The Fibonacci sequence. It’s the ultimate support for turning STEM (science, technology, engineering, and math) into STEAM (add art). It turns out that math is everywhere in nature and winding its way into some of our favorite artistic and architectural subjects.
First discovered in India more than 1,300 years ago and then made popular by Italian mathematician Leonardo of Pisa (aka Fibonacci), the Fibonacci sequence is just a sequence of numbers, each two numbers adding up to the next:
0, 1, 1, 2, 3, 5, 8, 13, 21, 34, 55, and so on…
It’s derived like this: 0+1=1. 1+1=2. 2+1=3. 3+2=5. 5+3=8. And so on. Literally forever. To infinity. And beyond.
If you divide any number in the sequence by the one before it you’ll get 1.618. This calculation is called Phi, also known as the Golden Ratio, and also found in nature—and used in art—all the time.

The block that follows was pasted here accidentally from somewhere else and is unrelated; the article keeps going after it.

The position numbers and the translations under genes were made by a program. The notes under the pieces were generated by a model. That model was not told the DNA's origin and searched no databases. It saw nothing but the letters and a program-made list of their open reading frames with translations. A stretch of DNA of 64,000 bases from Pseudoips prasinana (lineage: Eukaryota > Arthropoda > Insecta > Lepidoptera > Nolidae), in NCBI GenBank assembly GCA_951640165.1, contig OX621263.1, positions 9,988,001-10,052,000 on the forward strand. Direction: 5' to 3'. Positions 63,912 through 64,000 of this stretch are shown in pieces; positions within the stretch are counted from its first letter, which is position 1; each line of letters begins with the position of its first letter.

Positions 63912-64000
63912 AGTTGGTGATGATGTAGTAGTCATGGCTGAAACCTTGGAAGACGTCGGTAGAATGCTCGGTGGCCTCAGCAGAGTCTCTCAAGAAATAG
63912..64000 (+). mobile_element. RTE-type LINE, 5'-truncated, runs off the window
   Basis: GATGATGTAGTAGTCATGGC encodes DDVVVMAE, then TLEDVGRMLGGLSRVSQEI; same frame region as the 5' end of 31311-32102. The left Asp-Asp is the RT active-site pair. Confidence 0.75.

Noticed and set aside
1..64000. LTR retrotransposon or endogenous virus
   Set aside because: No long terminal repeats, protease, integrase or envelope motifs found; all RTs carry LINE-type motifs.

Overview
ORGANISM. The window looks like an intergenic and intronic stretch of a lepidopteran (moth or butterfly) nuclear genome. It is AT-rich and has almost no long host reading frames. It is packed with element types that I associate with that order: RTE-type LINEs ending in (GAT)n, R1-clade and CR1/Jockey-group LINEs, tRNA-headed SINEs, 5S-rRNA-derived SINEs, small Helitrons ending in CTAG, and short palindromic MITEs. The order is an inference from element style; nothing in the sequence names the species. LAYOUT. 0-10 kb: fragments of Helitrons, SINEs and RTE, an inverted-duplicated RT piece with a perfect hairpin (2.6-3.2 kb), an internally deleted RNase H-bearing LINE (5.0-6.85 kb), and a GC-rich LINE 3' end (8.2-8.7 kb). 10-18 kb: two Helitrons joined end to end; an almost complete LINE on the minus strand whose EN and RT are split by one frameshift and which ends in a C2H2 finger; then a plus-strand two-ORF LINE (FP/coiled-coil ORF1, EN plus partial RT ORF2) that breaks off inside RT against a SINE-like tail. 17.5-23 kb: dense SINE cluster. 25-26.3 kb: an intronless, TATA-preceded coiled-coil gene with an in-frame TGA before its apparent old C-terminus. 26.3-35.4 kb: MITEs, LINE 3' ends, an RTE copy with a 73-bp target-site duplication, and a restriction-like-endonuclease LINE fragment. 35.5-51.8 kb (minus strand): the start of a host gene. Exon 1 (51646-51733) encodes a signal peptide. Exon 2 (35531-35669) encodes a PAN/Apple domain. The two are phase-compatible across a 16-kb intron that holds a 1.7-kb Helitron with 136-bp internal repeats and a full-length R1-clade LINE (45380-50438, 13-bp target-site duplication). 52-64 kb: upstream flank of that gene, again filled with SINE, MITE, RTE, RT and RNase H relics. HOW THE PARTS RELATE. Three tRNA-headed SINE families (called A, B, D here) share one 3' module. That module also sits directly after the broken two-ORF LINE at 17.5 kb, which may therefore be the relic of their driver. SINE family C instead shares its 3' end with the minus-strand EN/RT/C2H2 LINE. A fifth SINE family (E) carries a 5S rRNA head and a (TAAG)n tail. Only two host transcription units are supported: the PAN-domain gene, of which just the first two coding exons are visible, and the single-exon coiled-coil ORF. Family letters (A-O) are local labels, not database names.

The Fibonacci sequence and the corresponding Golden Ratio show up time and again: The way trees branch, the number of petals on a flower, the bracts of a pinecone, pineapple scales, sea shells, succulents, beehives, spiral galaxies, tornadoes, even in human proportions… Fibonacci is everywhere.
These numbers and their relationship obviously play a large part in the natural world and, so, are extremely helpful for artists to understand. To demonstrate this principle to your students, try dividing a rectangle in class using the Golden Ratio, like this:
When you’re done, you’ll end up with a familiar spiral pattern artists use to understand the proportions of everything from the arrangement of rose petals to a sea nautilus to the human body. In fact, the ancient Greek Sculptor Phidias used the Golden Ratio to calculate the total height of his sculptures in relation to the height from the foot to the naval, the height of the face divided by the width, and more.
Have you taught Fibonacci or the Golden Ratio to your art students? Share your tips and tricks in the comments below!